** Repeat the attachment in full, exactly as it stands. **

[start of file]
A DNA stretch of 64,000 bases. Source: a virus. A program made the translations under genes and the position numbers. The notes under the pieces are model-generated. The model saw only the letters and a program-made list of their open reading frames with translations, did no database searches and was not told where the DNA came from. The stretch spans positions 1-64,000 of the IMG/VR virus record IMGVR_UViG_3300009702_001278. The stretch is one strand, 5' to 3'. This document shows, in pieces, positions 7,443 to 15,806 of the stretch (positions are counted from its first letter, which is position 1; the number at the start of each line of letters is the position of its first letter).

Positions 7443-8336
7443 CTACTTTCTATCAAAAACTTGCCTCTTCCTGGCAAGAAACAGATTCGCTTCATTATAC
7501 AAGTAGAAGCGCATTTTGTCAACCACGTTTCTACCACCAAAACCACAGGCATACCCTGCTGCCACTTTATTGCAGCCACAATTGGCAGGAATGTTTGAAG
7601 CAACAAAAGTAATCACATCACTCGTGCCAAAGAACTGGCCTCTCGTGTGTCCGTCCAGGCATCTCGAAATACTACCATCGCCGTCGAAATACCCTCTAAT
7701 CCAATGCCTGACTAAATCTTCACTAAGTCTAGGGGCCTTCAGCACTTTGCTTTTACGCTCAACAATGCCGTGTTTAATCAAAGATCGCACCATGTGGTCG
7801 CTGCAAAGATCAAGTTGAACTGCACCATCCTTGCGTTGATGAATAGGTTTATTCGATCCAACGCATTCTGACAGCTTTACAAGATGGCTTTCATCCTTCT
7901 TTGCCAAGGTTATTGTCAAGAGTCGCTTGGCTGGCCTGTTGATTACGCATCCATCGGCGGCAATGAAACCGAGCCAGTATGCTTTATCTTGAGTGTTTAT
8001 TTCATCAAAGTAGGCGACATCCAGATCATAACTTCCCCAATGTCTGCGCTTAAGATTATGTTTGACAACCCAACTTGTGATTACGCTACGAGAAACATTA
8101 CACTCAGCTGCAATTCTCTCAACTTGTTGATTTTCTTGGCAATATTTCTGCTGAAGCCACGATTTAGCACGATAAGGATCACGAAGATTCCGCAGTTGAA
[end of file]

A DNA stretch of 64,000 bases. Source: a virus. A program made the translations under genes and the position numbers. The notes under the pieces are model-generated. The model saw only the letters and a program-made list of their open reading frames with translations, did no database searches and was not told where the DNA came from. The stretch spans positions 1-64,000 of the IMG/VR virus record IMGVR_UViG_3300009702_001278. The stretch is one strand, 5' to 3'. This document shows, in pieces, positions 7,443 to 15,806 of the stretch (positions are counted from its first letter, which is position 1; the number at the start of each line of letters is the position of its first letter).

Positions 7443-8336
7443 CTACTTTCTATCAAAAACTTGCCTCTTCCTGGCAAGAAACAGATTCGCTTCATTATAC
7501 AAGTAGAAGCGCATTTTGTCAACCACGTTTCTACCACCAAAACCACAGGCATACCCTGCTGCCACTTTATTGCAGCCACAATTGGCAGGAATGTTTGAAG
7601 CAACAAAAGTAATCACATCACTCGTGCCAAAGAACTGGCCTCTCGTGTGTCCGTCCAGGCATCTCGAAATACTACCATCGCCGTCGAAATACCCTCTAAT
7701 CCAATGCCTGACTAAATCTTCACTAAGTCTAGGGGCCTTCAGCACTTTGCTTTTACGCTCAACAATGCCGTGTTTAATCAAAGATCGCACCATGTGGTCG
7801 CTGCAAAGATCAAGTTGAACTGCACCATCCTTGCGTTGATGAATAGGTTTATTCGATCCAACGCATTCTGACAGCTTTACAAGATGGCTTTCATCCTTCT
7901 TTGCCAAGGTTATTGTCAAGAGTCGCTTGGCTGGCCTGTTGATTACGCATCCATCGGCGGCAATGAAACCGAGCCAGTATGCTTTATCTTGAGTGTTTAT
8001 TTCATCAAAGTAGGCGACATCCAGATCATAACTTCCCCAATGTCTGCGCTTAAGATTATGTTTGACAACCCAACTTGTGATTACGCTACGAGAAACATTA
8101 CACTCAGCTGCAATTCTCTCAACTTGTTGATTTTCTTGGCAATATTTCTGCTGAAGCCACGATTTAGCACGATAAGGATCACGAAGATTCCGCAGTTGAA